La Rosière – First Family-Friendly, Now Freeride Paradise
Sitting high across the Haute Tarentaise Valley from Les Arcs, La Rosière has always been an intriguing ski destination.
One of the later French ski areas to be built (after they’d learned from concrete design errors of earlier resorts) and known as a great choice for families for many years, it has unusual selling point of the piste connection over the Italian border to the resort of La Thuile. Altogether the San Bernardo area, created back in 1984, has an impressive 150km of slopes and what could be cooler than skiing over to enjoy a real Italian pizza for lunch then heading back in to France for the night?
Then last winter La Rosière widened its appeal dramatically, making itself also in to a ‘must ski’ for serious skiers as well as families.
A long standing plan to build lifts to the top of local Mont Valaisan at 2,891m, the highest peak in the area, finally went ahead after a €15m investment (apparently this was all part of the original plan when the resort opened 50 years ago, it just took a while to get there). Of course it’s unusual for ski areas in the Alps to add new terrain these days, and totally unheard of for an expansion to also add 400 metres of vertical to a resort’s stats, as is the case here.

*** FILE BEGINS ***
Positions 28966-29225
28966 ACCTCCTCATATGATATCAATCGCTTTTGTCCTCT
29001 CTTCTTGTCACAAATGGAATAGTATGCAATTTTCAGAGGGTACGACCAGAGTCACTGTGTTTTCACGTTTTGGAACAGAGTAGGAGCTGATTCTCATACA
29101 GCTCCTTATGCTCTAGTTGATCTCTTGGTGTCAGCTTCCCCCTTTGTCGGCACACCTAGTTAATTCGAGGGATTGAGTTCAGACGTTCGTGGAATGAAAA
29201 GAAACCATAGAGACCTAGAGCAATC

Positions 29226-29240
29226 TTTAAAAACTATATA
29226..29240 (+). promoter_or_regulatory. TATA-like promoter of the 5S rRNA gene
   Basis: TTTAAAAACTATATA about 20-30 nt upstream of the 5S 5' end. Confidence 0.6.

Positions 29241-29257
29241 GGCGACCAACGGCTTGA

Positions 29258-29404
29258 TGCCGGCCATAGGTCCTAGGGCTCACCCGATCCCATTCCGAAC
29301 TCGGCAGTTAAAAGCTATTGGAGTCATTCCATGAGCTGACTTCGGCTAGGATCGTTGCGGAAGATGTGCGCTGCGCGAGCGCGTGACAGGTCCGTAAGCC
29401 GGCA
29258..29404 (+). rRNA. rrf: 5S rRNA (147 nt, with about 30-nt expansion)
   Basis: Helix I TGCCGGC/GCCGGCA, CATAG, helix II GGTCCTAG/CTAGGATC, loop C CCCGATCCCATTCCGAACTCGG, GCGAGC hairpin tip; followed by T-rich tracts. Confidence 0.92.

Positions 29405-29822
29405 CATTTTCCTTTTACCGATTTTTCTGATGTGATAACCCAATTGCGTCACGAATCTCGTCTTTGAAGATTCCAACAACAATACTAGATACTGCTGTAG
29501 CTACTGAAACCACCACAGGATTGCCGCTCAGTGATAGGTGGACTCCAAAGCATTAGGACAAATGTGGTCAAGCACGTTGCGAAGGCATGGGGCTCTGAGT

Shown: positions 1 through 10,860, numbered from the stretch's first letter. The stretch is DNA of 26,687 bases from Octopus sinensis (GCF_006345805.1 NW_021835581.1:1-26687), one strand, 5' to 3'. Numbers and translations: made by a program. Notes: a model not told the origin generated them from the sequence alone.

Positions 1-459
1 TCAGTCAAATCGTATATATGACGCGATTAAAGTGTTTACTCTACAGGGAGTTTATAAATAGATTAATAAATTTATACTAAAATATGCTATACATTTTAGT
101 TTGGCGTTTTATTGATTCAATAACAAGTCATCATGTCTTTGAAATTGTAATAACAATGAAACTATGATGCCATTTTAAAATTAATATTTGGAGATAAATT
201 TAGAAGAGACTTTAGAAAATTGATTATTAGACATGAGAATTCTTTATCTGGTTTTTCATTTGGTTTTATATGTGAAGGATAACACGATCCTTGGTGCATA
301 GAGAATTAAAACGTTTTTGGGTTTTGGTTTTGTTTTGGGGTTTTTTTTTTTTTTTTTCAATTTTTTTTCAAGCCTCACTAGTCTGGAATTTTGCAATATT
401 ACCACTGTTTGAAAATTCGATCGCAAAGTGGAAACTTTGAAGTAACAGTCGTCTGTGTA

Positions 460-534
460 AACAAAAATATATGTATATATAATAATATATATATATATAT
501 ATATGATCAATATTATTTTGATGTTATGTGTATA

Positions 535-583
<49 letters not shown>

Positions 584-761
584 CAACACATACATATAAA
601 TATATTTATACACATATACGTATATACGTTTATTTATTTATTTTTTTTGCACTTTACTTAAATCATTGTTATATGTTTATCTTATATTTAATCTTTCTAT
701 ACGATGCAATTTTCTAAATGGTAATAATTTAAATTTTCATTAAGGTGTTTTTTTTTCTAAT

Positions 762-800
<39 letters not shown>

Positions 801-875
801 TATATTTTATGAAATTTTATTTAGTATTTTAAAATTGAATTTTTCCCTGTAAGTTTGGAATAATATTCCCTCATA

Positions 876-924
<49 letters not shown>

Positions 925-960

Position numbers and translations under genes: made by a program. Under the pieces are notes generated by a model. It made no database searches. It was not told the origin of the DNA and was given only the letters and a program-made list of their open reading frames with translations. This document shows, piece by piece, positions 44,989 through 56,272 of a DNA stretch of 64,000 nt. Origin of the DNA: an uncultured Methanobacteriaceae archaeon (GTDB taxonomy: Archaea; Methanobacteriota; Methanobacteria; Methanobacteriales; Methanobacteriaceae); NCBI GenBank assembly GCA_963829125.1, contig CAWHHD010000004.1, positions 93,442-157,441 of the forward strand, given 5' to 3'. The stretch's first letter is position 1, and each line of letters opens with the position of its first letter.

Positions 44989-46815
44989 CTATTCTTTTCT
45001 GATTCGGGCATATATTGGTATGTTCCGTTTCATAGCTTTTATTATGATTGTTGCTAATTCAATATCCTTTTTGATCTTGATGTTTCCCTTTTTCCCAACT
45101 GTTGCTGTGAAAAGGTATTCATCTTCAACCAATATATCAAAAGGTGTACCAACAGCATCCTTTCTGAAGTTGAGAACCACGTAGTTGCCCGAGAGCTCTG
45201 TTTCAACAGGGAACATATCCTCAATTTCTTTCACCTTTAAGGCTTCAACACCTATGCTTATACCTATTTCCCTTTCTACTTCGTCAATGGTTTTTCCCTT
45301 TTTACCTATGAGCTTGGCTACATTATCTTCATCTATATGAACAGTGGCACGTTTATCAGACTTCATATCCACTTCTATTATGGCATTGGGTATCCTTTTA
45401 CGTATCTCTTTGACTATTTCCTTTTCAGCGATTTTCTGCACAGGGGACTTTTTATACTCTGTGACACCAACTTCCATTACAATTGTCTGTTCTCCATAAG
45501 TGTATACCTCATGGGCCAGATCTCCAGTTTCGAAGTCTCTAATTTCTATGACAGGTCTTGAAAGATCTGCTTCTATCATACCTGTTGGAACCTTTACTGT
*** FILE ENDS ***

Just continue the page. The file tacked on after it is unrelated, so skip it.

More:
But for serious skiers it’s the fact that the new two-stage, eight-minute chairlift ride, ascending more than two kilometres over 864 vertical metres, opens up a vast new area of off-piste terrain, totally transforming the scope of what La Rosière offers, that’s perhaps the most exciting result of the development.
Down in the village things have been happening too. Actually this predates the terrain expansion by some years, La Rosière had been adding great chalet-style apartments (and actual chalets) as well as new hotels, restaurants and lots of ‘off-slope attractions’ since the early ‘noughties’, but the terrain expansion seems to have given even greater momentum to in-resort projects with a host of new accommodations and other facilities scheduled to open this winter or next.
The Mont Valaisan Terrain Expansion
The December 2018 expansion on Mont Valaisan saw five new red pistes created, served by two new detachable six-person chairlifts: Moulins and Mont Valaisan. The highest point of the ski area sweeps down into France from an altitude of 2,800m with great views of Mont Blanc.